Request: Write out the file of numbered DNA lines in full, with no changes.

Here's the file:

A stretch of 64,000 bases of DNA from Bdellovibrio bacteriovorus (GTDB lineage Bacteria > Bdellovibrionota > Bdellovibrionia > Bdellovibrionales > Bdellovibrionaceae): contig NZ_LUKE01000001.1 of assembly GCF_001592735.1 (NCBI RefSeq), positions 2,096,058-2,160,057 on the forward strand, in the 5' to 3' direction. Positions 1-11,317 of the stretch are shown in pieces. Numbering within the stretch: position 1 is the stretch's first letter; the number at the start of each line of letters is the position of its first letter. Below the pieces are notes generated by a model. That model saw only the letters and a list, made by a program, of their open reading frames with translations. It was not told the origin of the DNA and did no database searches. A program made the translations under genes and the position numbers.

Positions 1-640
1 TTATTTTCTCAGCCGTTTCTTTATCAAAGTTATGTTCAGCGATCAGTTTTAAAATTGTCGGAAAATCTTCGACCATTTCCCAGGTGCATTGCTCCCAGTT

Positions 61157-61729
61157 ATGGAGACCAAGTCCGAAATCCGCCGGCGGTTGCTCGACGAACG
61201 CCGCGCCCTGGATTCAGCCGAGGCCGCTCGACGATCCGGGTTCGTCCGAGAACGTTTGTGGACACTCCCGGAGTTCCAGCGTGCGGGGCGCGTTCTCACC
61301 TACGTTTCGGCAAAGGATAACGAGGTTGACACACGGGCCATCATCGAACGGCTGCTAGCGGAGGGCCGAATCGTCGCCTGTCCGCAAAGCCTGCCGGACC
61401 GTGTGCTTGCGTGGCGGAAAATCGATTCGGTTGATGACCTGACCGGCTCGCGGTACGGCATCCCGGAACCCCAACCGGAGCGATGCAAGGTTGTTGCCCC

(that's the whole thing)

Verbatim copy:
A stretch of 64,000 bases of DNA from Bdellovibrio bacteriovorus (GTDB lineage Bacteria > Bdellovibrionota > Bdellovibrionia > Bdellovibrionales > Bdellovibrionaceae): contig NZ_LUKE01000001.1 of assembly GCF_001592735.1 (NCBI RefSeq), positions 2,096,058-2,160,057 on the forward strand, in the 5' to 3' direction. Positions 1-11,317 of the stretch are shown in pieces. Numbering within the stretch: position 1 is the stretch's first letter; the number at the start of each line of letters is the position of its first letter. Below the pieces are notes generated by a model. That model saw only the letters and a list, made by a program, of their open reading frames with translations. It was not told the origin of the DNA and did no database searches. A program made the translations under genes and the position numbers.

Positions 1-640
1 TTATTTTCTCAGCCGTTTCTTTATCAAAGTTATGTTCAGCGATCAGTTTTAAAATTGTCGGAAAATCTTCGACCATTTCCCAGGTGCATTGCTCCCAGTT

Positions 61157-61729
61157 ATGGAGACCAAGTCCGAAATCCGCCGGCGGTTGCTCGACGAACG
61201 CCGCGCCCTGGATTCAGCCGAGGCCGCTCGACGATCCGGGTTCGTCCGAGAACGTTTGTGGACACTCCCGGAGTTCCAGCGTGCGGGGCGCGTTCTCACC
61301 TACGTTTCGGCAAAGGATAACGAGGTTGACACACGGGCCATCATCGAACGGCTGCTAGCGGAGGGCCGAATCGTCGCCTGTCCGCAAAGCCTGCCGGACC
61401 GTGTGCTTGCGTGGCGGAAAATCGATTCGGTTGATGACCTGACCGGCTCGCGGTACGGCATCCCGGAACCCCAACCGGAGCGATGCAAGGTTGTTGCCCC